2008. Now it is the soybean market that is performing the worst, with the cash
price 85 cents below futures on the last day of the delivery period for the
March (H) 2008 contract.

While the recent convergence failures are dramatic, in
isolation each episode is not necessarily damaging to the overall economic
functioning of the markets. The real economic damage is associated with
increased uncertainty in basis behavior as markets bounce unpredictably between
converging and not converging. This is damaging because, as first pointed out
by Holbrook Working many
years ago, basis in storable commodity futures markets should provide a rational
storage signal to commodity inventory holders. If the difference between the
current cash price and futures for later delivery is wide (cash well below
futures) this should be a signal to store and vice versa. However, this
depends on the signal being accurate. That is, the basis should narrow over
time thereby earning “the carry” for someone holding stocks of the commodity
and simultaneously selling the futures.

The following chart dramatically illustrates the deterioration
in basis predictability for soybean futures contracts since 2006.


The x-axis measures the
level of the delivery location basis on the day after the preceding contract
expires (except new crop November contracts, which start on the first trading
day of October). The y-axis measures the change in the delivery location
basis from the day after the preceding contract expires to the first day of
delivery. If delivery location basis is perfectly predictable, then all
points will lie on a line with a slope of -1 that runs through the origin. In
other words, if basis is -50 cents/bushel two months before expiration, the
change in the basis over the subsequent two months should be +50 cents/bushel. The
blue regression line indicates the soybean futures market performed reasonably
well before 2006 compared to this theoretical benchmark. The red regression
line shows the precipitous drop in basis predictability over the last
two years. Not only does basis change by far less than the initial basis
(slope = -0.36), the wide scatter of points indicates very little precision in
predicting the change. More formally, R2 is an indicator of hedging
effectiveness and it drops from a respectable 78% pre-2006 to only 19%
post-2006. I believe this is an underlying reason for much of the current
uproar over convergence problems.

An obvious question is what
caused this mess. One line of thinking is that this reflects a temporary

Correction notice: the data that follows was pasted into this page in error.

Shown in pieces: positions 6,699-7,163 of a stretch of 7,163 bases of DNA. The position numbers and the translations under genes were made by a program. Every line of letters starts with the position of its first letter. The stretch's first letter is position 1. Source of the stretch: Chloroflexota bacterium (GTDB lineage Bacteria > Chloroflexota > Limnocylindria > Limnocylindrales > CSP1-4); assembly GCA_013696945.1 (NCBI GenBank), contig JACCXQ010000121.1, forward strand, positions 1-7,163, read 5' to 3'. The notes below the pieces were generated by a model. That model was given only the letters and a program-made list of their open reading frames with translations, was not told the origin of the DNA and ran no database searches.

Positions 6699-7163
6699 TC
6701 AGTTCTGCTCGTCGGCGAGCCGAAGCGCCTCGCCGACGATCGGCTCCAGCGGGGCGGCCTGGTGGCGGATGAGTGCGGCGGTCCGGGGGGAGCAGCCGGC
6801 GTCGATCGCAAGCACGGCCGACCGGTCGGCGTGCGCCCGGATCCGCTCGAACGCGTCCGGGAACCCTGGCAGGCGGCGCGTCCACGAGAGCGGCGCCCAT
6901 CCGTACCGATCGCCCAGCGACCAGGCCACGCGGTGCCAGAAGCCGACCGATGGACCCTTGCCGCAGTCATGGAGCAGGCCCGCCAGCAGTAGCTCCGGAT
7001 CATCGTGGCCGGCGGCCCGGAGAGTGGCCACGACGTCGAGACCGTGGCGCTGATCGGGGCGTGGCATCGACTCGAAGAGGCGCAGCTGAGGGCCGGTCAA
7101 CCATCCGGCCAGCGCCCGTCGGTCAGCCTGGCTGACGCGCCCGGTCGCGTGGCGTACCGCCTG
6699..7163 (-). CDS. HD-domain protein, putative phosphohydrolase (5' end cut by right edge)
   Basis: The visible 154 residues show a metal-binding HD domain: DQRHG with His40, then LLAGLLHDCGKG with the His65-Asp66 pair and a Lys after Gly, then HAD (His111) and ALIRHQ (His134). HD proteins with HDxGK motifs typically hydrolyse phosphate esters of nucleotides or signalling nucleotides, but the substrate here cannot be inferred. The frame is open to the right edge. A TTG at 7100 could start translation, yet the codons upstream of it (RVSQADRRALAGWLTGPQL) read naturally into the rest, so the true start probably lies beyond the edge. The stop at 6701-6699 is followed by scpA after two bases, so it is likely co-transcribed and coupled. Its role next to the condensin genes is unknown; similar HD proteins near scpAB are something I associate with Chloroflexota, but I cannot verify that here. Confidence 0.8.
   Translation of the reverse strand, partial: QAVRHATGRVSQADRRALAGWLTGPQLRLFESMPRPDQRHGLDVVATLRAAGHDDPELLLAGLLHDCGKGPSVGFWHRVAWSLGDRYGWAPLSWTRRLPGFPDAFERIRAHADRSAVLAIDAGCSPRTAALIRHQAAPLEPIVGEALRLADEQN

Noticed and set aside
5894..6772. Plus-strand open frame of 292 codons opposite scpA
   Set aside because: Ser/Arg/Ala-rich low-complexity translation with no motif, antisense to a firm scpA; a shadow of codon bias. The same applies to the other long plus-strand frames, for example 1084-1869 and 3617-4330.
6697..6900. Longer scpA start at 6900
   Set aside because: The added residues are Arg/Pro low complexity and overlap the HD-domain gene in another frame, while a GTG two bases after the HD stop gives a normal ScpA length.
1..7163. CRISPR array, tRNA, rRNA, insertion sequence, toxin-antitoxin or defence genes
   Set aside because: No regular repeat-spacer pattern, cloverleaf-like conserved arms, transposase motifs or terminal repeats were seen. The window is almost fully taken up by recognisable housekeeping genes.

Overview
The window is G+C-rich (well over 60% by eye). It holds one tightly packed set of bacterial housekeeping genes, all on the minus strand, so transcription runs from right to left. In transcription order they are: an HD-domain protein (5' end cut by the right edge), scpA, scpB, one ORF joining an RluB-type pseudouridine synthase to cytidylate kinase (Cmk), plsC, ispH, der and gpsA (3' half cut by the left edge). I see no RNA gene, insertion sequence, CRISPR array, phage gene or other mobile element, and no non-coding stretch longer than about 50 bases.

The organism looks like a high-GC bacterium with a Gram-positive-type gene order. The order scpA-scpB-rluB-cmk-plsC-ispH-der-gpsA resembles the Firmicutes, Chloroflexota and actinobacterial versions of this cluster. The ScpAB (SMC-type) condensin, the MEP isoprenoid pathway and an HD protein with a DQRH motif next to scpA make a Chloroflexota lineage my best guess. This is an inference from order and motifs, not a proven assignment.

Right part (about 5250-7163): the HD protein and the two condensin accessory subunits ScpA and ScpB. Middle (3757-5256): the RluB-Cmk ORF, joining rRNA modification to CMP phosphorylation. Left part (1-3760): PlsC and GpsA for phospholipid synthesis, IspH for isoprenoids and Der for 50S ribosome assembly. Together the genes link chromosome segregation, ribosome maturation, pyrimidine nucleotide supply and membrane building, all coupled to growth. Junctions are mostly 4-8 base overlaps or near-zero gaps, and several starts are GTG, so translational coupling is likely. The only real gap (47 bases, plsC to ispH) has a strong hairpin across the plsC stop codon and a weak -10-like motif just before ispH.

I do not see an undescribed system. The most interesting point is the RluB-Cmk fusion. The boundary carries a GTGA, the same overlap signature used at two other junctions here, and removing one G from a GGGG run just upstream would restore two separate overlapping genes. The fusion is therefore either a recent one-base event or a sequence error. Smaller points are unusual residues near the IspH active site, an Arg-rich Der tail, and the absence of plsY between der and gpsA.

imbalance in the markets due to the extraordinary structural changes going on
in commodity markets. While it is certainly true that the markets have gone
through once-in-a-generation changes in price levels, extraordinary tight
supplies, and unprecedented speculative investment, this still does not answer
why arbitrage was unable to bring cash and futures prices together during
delivery. It is difficult to envision an increase in delivery costs that would
explain the magnitude of convergence failure we have seen. Another line of
argument is that the influx of investment in commodity futures by so-called long-only
index funds has created bubbles in futures prices. Aside from the fact that
there is a seller for every buyer of a futures contract, the fund/bubble
argument has a difficult time explaining the fact that convergence problems do
not have the same pattern over time in corn, soybeans, and wheat. The third
line of argument is that contract specifications need to be changed to increase
storage premiums paid by takers of delivery or that takers should be compelled
to ship grain instead of holding it in storage. These may be useful changes,
but it is not yet clear how these factors could explain the observed
convergence failures.

Congress is now interested
and the CFTC is holding a hearing
on April 22nd
. Let’s hope that cooler heads prevail and we seek
a better understanding of the source of convergence problems before reaching
conclusions about what changes are needed or mandated.

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20 thoughts on “Commodity arbitrage

  1. Ezequiel Martin Camara

    I think I can grasp the issue, but I need help with one thing: exactly what would an arbitrageur do to take advantage of this future/cash disparity?